I think the Church Militant needs to get a lot more militant. I recently heard that a diocese in Iowa banned “preferred pronouns” in Catholic schools, and ruled that bathrooms in these schools will be not be accomodating the trans nonsense. That was good to hear.

    Here in my little town (about 5,000 souls) there was a Drag Queen Halloween event, and the invitation to it, which was posted on the Chamber of Commerce’s event page, listed the event as being for “13-year -olds and up”. Even small town America is being subjected this depravity! I went to the Chamber of Commerce, the police, and the president of the board which oversees the venue it appeared at, wrote a letter to the editor, etc.  I should probably write a post about my experience. But what bothers me is that there was no condemnation of this by any of the local pastors, Catholic or Protestant (though a group praying in front of the event venue was assembled by local Catholics). This is a town with one Catholic church, at least three Lutheran churches (different synods), an Assembly of God church, and a smattering of other sorts of Evangelical churches. Where were the religious leaders?!

    • #11
  12. Painter Jean Moderator
    Painter Jean
    @PainterJean

    Scott Wilmot (View Comment):

    Vance Richards (View Comment):
    This is the saddest part. Perhaps a move towards true repentance will have to start with the lay people.

    Yes. Archbishop Sheen again:

    “Who’s going to save our Church? It’s not our bishops, it’s not our priests and it is not the religious. It is up to you, the people. You have the minds, the eyes and the ears to save the Church. Your mission is to see that the priests act like priests, your bishops act like bishops, and the religious act like religious.”

    That’s a great quote from Archbishop Sheen – thanks!

    • #12
  13. Saint Augustine Member
    Saint Augustine
    @SaintAugustine

    Scott Wilmot:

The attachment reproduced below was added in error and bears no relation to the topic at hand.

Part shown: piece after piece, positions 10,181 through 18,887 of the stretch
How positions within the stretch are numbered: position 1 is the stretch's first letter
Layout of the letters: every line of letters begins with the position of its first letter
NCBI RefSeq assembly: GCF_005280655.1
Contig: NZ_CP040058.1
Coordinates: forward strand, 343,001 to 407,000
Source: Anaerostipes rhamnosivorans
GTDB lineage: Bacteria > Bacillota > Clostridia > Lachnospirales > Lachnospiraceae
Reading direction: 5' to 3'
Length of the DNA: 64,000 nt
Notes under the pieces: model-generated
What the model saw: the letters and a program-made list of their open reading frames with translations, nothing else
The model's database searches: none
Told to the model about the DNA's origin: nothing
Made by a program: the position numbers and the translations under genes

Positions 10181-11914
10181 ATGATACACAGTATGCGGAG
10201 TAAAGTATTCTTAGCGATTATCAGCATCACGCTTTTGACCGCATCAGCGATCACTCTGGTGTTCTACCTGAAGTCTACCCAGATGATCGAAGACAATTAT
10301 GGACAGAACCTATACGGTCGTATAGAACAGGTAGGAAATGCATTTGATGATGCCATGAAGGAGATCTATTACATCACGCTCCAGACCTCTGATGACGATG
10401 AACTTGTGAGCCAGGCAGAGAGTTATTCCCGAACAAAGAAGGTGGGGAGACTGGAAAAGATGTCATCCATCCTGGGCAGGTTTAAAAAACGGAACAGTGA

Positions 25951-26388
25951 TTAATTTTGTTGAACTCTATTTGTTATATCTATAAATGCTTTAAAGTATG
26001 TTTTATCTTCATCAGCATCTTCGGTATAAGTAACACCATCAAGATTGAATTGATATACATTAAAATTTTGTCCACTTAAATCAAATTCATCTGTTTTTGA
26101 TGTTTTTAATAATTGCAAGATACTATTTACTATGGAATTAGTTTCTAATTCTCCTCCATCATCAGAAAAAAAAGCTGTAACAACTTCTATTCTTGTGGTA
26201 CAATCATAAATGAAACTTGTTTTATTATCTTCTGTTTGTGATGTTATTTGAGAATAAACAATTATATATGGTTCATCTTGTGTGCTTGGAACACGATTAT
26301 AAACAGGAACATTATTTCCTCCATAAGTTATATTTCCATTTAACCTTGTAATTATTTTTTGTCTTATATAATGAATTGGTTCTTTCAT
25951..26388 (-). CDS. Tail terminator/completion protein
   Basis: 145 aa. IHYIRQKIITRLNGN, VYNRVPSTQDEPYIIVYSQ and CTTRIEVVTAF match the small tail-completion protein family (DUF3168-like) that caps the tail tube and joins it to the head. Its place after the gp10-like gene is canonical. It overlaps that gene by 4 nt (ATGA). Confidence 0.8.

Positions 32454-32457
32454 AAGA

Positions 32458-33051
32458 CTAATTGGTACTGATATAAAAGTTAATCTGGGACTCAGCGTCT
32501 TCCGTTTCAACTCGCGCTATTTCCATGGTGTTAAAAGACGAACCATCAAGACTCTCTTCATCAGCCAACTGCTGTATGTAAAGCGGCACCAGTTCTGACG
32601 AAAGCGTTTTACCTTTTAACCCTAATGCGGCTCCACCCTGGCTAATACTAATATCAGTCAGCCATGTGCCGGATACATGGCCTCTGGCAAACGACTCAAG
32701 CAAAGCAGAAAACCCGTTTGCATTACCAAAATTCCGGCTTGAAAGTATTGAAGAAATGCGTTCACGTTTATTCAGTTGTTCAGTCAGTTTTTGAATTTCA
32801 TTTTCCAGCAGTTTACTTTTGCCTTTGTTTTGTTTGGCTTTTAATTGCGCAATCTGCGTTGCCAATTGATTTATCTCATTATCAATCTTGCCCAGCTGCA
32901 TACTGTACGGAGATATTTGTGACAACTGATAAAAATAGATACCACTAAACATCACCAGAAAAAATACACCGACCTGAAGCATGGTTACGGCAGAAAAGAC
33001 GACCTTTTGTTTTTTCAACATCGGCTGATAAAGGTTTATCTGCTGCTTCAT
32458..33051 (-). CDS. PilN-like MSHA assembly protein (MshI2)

And I was reminded of them while reading this article at Crisis by Regis Nicoll:

    . . .

    • Marriage, the exclusively heterosexual union since time immemorial, has been redefined to include persons of any and all sexual persuasions;

    It always included them.

    https://sblog.s3.amazonaws.com/wp-content/uploads/2015/04/14-556bsacSame-SexAttractedMenandTheirWives.pdf

    It was redefined to include persons of any and all sexes.

    • #13
  14. Painter Jean Moderator
    Painter Jean
    @PainterJean

    Saint Augustine (View Comment):

    Scott Wilmot:

    And I was reminded of them while reading this article at Crisis by Regis Nicoll:

    . . .

    • Marriage, the exclusively heterosexual union since time immemorial, has been redefined to include persons of any and all sexual persuasions;

    It always included them.

    https://sblog.s3.amazonaws.com/wp-content/uploads/2015/04/14-556bsacSame-SexAttractedMenandTheirWives.pdf

    It was redefined to include persons of any and all sexes.

    Good point.

    • #14
  15. Western Chauvinist Member
    Western Chauvinist
    @WesternChauvinist

    Saint Augustine (View Comment):

    Scott Wilmot:

    And I was reminded of them while reading this article at Crisis by Regis Nicoll:

    . . .

    • Marriage, the exclusively heterosexual union since time immemorial, has been redefined to include persons of any and all sexual persuasions;

    It always included them.

    https://sblog.s3.amazonaws.com/wp-content/uploads/2015/04/14-556bsacSame-SexAttractedMenandTheirWives.pdf

    It was redefined to include persons of any and all sexes.

    Yes, same-sex attracted men used to have children the old-fashioned way — with their wives. Now they acquire them by exploiting women. 

    • #15
  16. Manny Coolidge
    Manny
    @Manny

    This is a very good post Scott.  Tolerance of deleterious things does not lead to human flourishing.  I agree with Chaput, Sheen and everyone you quoted.  It was really bad with the sexual revolution but I think it got exponentially worse with the institution of gay marriage.  I associated the exponential drop in faith with the Obama presidency but someone pointed out to me that it was at that time that Millennials and Gen Z reached a voting age.  It was bad with the boomer generation but subsequent generations may even be worse.  This could be a generational thing.

    Of course, that doesn’t explain how we got here.  Certainly the sexual revolution had a big impact.  I think technology has increased alienation of people, so that like minded people only talk in an echo chamber of their own particular ideas.  I think scientism, the belief that science can answer all the questions of humanity, has had something to do with it.  I also think a pluralistic society has had something to do with the loss of faith.  When lots of faiths are all around you, the average person blurs them into one, or, even worse, leads one to conclude that none of them are true.  The gradual loss of faith is a systemic problem.  But there have been times in history when we were at similar circumstances.  We can grow out of this again, and I also have faith that this is part of God’s Providence.  There is a divine reason why we’re in this place, though it’s hard to see why.